Using Delegate Control in Sharepont 2007 / Sharepoint 2010

Using Delegate Control in Sharepont 2007 / Sharepoint 2010
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Introduction

Delegate control is one of the best ways for extending the site functionality. Delegate control in master page will be using its default content unless it’s substituted/overridden.

This is same as named placeholder but delegate control can be managed by features which cannot be possible with named placeholders. If the feature is activated substitution code of delegate control will be coming; if deactivated the default value will be coming.



If we open any master page, we can see one of the delegate controls as

<SharePoint:DelegateControl runat=”server” ControlId=”SmallSearchInputBox” Version=”4″/>

“SmallSearchInputBox” refers to the default search text box which will be in the top right corner for the sites.

All the other delegate controls in the master page can be replaced with custom code thus providing greater extensibility.

We will take an example of a scenario, where we can have clear understanding on delegate control and how we can customize it

Scenario

We have a site collection “MyCompany” with two subsites under it “HR” and “Finance”.

In “HR” site, we have to provide a custom search box where as in “Finance” site default search should be used.

Explanation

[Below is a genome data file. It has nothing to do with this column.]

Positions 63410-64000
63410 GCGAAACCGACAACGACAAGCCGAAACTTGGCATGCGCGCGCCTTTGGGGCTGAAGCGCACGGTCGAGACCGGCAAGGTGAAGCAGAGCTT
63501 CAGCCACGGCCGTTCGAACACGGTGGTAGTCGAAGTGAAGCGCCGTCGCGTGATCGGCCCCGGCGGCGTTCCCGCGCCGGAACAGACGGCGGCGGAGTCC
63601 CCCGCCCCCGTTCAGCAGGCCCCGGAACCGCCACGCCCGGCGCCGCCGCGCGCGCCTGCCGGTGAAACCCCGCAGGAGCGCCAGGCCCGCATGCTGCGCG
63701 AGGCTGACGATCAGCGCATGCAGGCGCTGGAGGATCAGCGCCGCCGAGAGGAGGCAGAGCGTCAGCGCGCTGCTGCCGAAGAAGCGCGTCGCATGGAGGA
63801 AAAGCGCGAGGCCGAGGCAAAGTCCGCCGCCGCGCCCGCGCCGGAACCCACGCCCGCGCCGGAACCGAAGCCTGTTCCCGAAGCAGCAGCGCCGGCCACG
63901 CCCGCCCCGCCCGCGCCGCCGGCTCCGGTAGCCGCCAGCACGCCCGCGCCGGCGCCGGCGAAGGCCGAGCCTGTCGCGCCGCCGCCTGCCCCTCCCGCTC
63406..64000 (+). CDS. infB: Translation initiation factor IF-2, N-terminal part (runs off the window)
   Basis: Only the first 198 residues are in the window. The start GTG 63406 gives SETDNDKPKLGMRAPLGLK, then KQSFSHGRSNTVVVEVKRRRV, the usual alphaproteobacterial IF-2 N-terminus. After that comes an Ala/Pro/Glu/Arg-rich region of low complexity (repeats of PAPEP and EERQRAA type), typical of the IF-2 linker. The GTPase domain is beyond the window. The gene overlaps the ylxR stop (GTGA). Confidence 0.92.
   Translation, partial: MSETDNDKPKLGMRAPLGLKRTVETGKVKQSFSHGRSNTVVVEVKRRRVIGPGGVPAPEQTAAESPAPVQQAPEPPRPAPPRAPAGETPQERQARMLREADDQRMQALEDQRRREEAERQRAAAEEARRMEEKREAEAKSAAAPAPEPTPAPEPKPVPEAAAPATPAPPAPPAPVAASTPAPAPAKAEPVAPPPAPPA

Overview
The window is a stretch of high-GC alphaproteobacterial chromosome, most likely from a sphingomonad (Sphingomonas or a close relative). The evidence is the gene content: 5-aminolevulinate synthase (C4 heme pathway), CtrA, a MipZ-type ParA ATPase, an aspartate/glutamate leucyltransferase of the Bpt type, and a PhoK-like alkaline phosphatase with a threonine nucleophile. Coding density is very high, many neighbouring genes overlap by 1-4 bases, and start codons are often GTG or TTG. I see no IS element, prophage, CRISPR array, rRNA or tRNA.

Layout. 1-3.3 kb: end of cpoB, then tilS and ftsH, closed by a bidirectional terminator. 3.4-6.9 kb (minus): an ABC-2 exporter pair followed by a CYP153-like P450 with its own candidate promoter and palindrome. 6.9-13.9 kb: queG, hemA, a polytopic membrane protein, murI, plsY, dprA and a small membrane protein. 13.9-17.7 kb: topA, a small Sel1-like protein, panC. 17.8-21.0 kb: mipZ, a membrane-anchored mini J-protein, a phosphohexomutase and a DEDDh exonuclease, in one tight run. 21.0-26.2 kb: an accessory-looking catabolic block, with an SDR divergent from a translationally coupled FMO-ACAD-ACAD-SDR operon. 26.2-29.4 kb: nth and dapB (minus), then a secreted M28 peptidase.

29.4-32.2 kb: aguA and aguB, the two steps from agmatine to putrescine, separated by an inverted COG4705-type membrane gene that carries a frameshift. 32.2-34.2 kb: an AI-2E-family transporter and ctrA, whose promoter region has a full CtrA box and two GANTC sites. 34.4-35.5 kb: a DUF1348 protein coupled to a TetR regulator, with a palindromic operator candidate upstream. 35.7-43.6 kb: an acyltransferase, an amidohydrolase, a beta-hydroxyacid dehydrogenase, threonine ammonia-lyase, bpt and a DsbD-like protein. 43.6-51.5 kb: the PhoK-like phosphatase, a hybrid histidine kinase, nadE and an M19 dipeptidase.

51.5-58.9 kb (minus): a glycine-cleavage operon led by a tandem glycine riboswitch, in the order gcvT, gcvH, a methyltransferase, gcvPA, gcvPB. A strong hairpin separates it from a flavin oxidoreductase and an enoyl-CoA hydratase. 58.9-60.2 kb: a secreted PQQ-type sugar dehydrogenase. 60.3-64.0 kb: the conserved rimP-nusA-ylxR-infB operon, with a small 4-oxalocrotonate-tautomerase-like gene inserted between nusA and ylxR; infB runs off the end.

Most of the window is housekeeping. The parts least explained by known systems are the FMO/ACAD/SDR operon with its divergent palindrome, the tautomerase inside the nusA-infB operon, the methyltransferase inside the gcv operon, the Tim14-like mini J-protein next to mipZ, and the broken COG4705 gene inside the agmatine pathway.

Our thoughts should not move in providing solution by editing master page or adding script with which the maintenance will be spoiled along with performance. What if we want to get it back to original state after deploying modified master page ; then we end up cursing the design approach we have followed as it involves changing master page and deploying again.

Solution with Delegate control

Replace the default delegate control of search box with a custom search user control and activate the feature only in “HR” site.

So, “HR” site will show you custom search box where as “Finance” site will show you default search box. Later if we want the “HR” site to have the default search;deactivate the feature. I think by now you might understand how useful and powerful than editing master page or adding script

Code

Create a feature “SearchBoxDelegateControl”.

Feature xml will be like the following.

<?xml version=”1.0″ encoding=”utf-8″?>

<Feature xmlns=”http://schemas.microsoft.com/sharepoint/” Title=”SearchBoxDelegateControl”
Description=”Delegate control for search box” Id=”2c380334-88ea-4cb2-a73d-6453cd245329″ Scope=”Web”>
<ElementManifests>
<ElementManifest Location=”SearchBoxElements.xml” />
</ElementManifests>

</Feature>

This above feature.xml is normal feature like any other one with scope “Web” and refers the “SearchBoxElements.xml” file as manifest which is located in the same location as feature.xml file.

SearchBoxElements.xml will be like following

<?xml version=”1.0″ encoding=”utf-8″?>

<Elements xmlns=”http://schemas.microsoft.com/sharepoint/”>

<ControlId=”SmallSearchInputBox”ControlSrc=”~/_controltemplates/SearchBoxDelegateControl/SearchInputBox.ascx”